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Real climate change is possible — and urgently needed

Climate change is ‘a human struggle that we must inevitably overcome together’

by Noah Westfall | Mission Crossroads

While serving as a Young Adult Volunteer, Noah Westfall, second from right, attended COP24, the 24th Conference of the Parties to the United Nations Framework Convention on Climate Change. (Contributed photo)

WASHINGTON, D.C. — I spent the last year as a Presbyterian Young Adult Volunteer (YAV) in Austin, Texas.

In my role as a YAV, I served with Texas Impact, an interfaith advocacy organization representing the mainstream faith traditions of Texas. I worked on a research project related to Hurricane Harvey recovery and began to draw connections between climate change and this local disaster. After a few months into the project, I had the opportunity to attend the United Nations Climate Change Conference in Katowice, Poland.

Before attending the conference, I knew about climate change, but it was never something that kept me up at night. It was not until I physically stepped into the conference space and could viscerally feel the urgency around me that I realized I was working on such an important issue. It was humbling to be surrounded by thousands of passionate people all working tirelessly to reach the goals of the Paris Agreement and limit global warming to well below 2 degrees Celsius.

Noah Westfall

It was eye-opening to see how my privilege has allowed me to think of climate change as something that did not directly impact me. I could engage with climate change more as a topic for intellectual stimulation rather than seeing it as a tangible crisis. I had a change in perspective after I attended a panel event led by faith leaders from around the world. It was challenging to come to the realization that climate change affects all of us. People are suffering. It has become a human struggle that we must inevitably overcome together. We must ask ourselves not only about the kind of world we want to leave our children and grandchildren, but also about the world we want to leave our neighbors’ children and grandchildren.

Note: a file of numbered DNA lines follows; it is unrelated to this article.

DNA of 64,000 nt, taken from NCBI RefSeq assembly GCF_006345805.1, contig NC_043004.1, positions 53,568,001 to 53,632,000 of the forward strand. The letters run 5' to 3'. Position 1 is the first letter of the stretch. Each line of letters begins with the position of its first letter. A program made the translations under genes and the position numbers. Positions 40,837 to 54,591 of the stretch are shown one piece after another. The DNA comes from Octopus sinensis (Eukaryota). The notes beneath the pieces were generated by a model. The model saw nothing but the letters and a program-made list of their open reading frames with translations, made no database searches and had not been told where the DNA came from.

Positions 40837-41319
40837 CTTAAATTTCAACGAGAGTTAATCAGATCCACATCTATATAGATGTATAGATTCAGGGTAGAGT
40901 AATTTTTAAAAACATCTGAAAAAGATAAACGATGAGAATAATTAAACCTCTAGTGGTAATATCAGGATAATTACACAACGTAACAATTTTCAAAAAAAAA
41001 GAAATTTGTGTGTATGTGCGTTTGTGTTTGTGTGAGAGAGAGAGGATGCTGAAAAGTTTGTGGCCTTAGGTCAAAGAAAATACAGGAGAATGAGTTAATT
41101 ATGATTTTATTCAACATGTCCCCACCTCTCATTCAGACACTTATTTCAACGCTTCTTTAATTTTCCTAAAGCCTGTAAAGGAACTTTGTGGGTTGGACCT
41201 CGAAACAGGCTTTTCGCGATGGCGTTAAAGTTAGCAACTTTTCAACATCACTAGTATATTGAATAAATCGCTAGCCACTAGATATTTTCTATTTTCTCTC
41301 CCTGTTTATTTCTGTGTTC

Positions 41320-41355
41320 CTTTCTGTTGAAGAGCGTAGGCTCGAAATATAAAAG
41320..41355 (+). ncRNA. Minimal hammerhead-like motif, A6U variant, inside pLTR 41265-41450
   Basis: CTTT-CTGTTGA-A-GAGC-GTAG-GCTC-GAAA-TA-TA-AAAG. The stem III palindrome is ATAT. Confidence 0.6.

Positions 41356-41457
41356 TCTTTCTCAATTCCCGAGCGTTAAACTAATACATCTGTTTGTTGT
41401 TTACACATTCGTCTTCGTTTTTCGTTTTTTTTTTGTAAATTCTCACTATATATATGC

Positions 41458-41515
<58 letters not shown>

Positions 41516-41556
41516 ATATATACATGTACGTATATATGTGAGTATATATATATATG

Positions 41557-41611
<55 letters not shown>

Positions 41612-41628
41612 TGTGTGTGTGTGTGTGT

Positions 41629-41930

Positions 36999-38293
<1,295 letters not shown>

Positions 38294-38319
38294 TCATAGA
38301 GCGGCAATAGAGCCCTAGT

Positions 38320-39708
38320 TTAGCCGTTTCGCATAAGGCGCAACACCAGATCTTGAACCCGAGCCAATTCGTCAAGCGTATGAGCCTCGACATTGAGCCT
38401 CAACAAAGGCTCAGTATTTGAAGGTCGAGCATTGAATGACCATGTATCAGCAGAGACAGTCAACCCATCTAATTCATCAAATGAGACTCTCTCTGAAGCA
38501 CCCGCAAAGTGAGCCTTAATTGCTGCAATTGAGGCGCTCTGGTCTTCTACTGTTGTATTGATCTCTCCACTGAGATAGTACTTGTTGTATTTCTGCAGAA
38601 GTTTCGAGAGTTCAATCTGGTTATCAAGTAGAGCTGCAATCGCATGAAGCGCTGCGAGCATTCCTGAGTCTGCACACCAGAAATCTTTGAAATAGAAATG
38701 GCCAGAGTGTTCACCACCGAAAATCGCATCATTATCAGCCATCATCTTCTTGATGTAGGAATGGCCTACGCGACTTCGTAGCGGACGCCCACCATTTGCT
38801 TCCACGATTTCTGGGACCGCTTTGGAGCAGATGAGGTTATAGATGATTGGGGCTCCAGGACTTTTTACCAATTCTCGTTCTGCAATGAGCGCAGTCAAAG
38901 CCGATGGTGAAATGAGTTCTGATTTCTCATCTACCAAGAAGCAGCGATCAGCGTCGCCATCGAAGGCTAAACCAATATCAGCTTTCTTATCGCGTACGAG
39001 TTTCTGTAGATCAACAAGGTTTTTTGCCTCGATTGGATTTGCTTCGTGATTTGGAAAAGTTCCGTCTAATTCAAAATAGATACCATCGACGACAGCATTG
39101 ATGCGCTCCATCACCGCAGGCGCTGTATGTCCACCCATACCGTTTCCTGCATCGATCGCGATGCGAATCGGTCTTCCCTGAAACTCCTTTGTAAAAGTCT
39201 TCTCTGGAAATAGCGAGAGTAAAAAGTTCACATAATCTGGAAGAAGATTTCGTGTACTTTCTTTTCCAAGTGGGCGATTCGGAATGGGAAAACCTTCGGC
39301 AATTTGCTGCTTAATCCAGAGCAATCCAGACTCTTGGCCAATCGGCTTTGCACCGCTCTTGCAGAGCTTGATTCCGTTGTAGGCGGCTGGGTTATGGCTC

The current research presented at the conference paints a very stark picture of the current trends and potential future of our planet. It may be easy to become overwhelmed by current reports, to be dismissive or to fall into despair. Perhaps it is more convenient to ignore the current state of affairs as something that the next generation has to deal with. However, the overall theme of the conference was not focused on discouragement but urgent hope. I am also inspired by people like Greta Thunberg, a teenager from Sweden and climate justice activist, and so many other young people who have chosen to call out inaction.

After the conference, I thought about my own values. Similar to the paradox of faith is the paradox of activism. It is grounded in the conviction that despite incredible challenges, insurmountable barriers and apparent impossibility of producing any real change, there is the radical belief that we always have a choice to act, so that the status quo never has the final word.

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Noah Westfall served as a Young Adult Volunteer in Austin, Texas (2018–19). He is currently completing a master’s degree in public health at George Washington University’s Milken Institute School of Public Health in Washington, D.C.


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